Gold may exhibit wild swings in the short to medium future, but in the end, the world (a multipolar world) cannot keep using the fiat paper of an increasingly weaker and indebted country as the world’s reserve currency.

Comment by philcu - 26 September 2011

A lot of speculation about the causes of the price drop but no one recommending the filling of boots!

Come on guys is it time to back up the truck or should we wait a little?

Comment by boatman - 27 September 2011

jesses cafe americain on the PM price fall (printed on mon.) :

Tomorrow (27) is option expiration on the Comex as we might have expected. I would hope that long term investors would take advantage of these price drops by locking in physical bullion purchases when they can.

However, it is hard to do this with the leverage and margin requirements on Comex especially on the overnight globex trading session. How can an average trader hope to maintain a position? And that is the basis of their schemes.

“It is not immediately clear at this juncture who was selling or why – but in placing such a huge order into the market when the least number of market participants were active tells you that they were out for dramatic effect.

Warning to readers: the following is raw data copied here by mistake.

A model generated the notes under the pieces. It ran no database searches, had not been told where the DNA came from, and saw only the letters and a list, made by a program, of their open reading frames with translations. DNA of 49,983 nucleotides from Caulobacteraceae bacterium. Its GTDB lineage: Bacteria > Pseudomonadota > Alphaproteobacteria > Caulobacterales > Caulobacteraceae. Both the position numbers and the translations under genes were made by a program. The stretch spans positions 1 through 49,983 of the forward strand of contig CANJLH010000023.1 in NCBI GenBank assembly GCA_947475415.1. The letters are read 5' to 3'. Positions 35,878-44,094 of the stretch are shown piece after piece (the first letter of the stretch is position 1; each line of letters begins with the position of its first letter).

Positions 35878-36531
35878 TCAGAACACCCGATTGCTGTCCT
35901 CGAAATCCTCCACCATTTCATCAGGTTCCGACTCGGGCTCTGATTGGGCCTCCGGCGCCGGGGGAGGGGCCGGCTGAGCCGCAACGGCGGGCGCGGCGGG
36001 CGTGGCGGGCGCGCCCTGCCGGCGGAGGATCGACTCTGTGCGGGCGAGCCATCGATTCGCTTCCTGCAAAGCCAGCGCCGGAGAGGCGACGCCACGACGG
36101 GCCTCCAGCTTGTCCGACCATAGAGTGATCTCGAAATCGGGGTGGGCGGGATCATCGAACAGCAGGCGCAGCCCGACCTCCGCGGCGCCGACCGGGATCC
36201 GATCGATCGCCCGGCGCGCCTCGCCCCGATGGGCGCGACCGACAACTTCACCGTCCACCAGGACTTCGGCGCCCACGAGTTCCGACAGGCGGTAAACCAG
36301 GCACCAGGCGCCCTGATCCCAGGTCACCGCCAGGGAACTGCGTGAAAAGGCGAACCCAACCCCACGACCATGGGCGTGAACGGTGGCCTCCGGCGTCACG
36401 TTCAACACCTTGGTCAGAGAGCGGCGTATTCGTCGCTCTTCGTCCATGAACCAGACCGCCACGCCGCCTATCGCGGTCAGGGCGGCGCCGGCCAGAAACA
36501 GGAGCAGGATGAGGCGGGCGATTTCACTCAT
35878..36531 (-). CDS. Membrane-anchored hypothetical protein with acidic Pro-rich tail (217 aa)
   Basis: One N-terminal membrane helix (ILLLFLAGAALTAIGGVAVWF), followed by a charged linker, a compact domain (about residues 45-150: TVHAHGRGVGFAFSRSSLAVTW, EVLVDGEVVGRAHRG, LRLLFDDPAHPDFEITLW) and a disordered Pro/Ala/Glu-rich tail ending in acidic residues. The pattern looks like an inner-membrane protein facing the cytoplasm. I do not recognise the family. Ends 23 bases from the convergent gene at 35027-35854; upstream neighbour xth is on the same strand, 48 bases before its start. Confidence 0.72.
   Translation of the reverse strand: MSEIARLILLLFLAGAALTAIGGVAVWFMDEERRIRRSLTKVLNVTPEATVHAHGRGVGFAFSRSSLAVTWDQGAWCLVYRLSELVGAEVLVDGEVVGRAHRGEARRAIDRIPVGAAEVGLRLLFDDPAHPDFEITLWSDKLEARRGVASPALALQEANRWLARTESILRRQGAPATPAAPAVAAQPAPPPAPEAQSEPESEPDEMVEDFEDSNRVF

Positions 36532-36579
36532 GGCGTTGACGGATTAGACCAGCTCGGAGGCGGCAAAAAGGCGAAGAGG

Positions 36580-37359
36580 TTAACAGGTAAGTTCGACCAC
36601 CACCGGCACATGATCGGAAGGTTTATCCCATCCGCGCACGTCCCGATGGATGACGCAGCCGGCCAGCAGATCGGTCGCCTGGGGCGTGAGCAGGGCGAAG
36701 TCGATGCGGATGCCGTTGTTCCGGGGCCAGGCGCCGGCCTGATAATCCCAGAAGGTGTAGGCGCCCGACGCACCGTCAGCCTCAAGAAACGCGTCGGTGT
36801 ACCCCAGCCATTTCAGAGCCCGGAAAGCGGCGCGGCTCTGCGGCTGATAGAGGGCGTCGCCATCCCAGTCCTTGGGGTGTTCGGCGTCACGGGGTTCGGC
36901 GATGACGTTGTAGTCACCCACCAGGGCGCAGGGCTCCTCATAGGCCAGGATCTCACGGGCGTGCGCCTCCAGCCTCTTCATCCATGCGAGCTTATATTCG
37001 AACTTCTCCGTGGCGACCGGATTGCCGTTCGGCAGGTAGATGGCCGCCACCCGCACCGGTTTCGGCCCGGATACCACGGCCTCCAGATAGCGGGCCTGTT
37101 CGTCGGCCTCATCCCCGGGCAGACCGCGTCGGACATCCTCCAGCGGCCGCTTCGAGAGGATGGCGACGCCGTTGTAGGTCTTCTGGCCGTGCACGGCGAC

Anyone looking to offload significant amounts of metal at the best possible price would have done so when both London and New York were both open – this would have ensured they would have hit the market when it was most liquid and ensured they got the best price for their sale.

Clearly finessing gold into the market was not their motive – they wanted a statement.”

Ross Norman, Sharps Fixley


if we get a dow pullback to 10,300 after this weeks rally,

we might test 1500 gold again….if not, then we’ll never see it again

lotsa chart guys i trust saying then dow rally to christmas (more dancing by merkel)

before the big crash to 5000 in 2012.

gold goes up before that on more qe